Greenhouse gas emissions must be cut to limit global warming to 1.5-2C above preindustrial levels. Yet the rate of decarbonisation is currently too low to achieve this. Policy-relevant scenarios therefore rely on the permanent removal of CO2 from the atmosphere. However, none of the envisaged technologies has demonstrated scalability to the decarbonization targets for the year 2050. In this analysis, we show that artificial photosynthesis for CO2 reduction may deliver an efficient large-scale carbon sink. This technology is mainly developed towards solar fuels and its potential for negative emissions has been largely overlooked. With high efficiency and low sensitivity to high temperature and illumination conditions, it could, if developed towards a mature technology, present a viable approach to fill the gap in the negative emissions budget.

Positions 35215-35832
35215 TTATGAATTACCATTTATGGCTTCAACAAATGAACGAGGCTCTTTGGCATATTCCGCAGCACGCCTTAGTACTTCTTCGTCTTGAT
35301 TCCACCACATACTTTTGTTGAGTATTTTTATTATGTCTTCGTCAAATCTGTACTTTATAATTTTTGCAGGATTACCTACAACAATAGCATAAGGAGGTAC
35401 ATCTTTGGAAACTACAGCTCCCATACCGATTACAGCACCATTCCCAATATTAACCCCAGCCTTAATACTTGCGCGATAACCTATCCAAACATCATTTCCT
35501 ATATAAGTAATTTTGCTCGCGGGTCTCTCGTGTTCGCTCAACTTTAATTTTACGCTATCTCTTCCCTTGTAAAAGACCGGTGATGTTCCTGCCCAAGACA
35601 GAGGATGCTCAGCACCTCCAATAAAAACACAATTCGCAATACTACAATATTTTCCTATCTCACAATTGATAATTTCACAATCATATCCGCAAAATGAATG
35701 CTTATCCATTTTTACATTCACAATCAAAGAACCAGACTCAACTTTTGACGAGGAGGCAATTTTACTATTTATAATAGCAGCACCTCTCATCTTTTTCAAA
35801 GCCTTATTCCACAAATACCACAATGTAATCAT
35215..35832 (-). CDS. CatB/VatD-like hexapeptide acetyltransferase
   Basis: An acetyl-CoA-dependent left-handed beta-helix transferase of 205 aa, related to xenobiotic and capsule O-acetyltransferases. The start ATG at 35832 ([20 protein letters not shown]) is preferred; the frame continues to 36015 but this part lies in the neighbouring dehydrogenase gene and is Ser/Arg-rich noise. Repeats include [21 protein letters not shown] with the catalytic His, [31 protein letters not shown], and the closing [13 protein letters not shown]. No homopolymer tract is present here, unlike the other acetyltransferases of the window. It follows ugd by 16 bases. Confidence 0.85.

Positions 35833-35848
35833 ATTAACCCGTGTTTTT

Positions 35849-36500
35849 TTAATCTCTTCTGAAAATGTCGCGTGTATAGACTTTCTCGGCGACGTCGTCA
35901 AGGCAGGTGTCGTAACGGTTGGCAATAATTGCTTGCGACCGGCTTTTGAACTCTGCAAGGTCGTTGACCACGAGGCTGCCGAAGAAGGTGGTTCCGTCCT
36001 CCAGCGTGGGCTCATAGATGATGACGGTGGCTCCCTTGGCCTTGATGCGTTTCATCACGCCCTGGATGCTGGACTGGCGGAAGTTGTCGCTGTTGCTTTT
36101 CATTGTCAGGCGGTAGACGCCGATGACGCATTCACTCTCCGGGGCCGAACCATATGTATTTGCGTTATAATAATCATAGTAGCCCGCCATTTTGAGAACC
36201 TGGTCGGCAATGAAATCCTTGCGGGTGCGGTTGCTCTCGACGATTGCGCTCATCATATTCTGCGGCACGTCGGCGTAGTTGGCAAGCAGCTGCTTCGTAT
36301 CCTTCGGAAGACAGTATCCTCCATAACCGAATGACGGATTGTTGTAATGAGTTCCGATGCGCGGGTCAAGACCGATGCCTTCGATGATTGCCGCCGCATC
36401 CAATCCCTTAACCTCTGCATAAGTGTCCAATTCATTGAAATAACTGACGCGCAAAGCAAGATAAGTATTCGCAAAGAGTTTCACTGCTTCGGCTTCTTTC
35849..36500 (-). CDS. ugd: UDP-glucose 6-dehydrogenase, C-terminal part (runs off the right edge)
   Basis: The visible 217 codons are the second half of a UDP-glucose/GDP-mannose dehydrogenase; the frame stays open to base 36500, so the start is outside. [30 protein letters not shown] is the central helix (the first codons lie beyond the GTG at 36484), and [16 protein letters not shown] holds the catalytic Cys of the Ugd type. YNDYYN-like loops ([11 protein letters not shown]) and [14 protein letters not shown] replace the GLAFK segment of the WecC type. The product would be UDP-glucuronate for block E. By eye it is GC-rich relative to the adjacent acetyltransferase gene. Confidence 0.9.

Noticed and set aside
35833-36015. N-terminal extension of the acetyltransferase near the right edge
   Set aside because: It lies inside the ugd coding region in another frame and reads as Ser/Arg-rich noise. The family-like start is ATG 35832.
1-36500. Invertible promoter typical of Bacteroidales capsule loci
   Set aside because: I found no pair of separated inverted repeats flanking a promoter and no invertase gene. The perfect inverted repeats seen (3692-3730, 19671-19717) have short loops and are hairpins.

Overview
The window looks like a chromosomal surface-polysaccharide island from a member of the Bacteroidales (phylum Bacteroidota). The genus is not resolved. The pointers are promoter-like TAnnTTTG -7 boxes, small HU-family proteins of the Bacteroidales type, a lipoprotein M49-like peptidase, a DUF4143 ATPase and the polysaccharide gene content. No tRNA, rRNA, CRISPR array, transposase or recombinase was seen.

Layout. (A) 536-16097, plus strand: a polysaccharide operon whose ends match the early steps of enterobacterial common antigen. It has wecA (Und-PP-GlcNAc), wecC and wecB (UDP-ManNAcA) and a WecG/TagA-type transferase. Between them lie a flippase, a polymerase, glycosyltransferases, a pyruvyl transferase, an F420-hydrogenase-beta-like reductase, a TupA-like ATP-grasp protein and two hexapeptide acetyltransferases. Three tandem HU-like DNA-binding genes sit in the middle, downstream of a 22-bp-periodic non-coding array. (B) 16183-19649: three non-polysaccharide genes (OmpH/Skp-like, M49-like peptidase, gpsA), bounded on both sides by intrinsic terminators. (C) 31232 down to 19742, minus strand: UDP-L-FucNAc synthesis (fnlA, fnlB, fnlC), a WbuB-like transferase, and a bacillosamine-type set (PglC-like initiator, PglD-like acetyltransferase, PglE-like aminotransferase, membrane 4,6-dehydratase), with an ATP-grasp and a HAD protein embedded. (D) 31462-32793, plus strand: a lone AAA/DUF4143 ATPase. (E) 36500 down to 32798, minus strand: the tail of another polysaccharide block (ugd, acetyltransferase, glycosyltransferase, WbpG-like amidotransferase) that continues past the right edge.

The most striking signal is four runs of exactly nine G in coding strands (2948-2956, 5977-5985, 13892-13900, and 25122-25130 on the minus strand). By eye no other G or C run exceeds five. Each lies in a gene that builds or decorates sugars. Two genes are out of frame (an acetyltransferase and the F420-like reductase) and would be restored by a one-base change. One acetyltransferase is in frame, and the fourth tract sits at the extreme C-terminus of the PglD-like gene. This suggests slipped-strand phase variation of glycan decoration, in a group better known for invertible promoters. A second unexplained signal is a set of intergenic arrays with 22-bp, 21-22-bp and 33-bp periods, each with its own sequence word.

Corrected x-axis label in figure.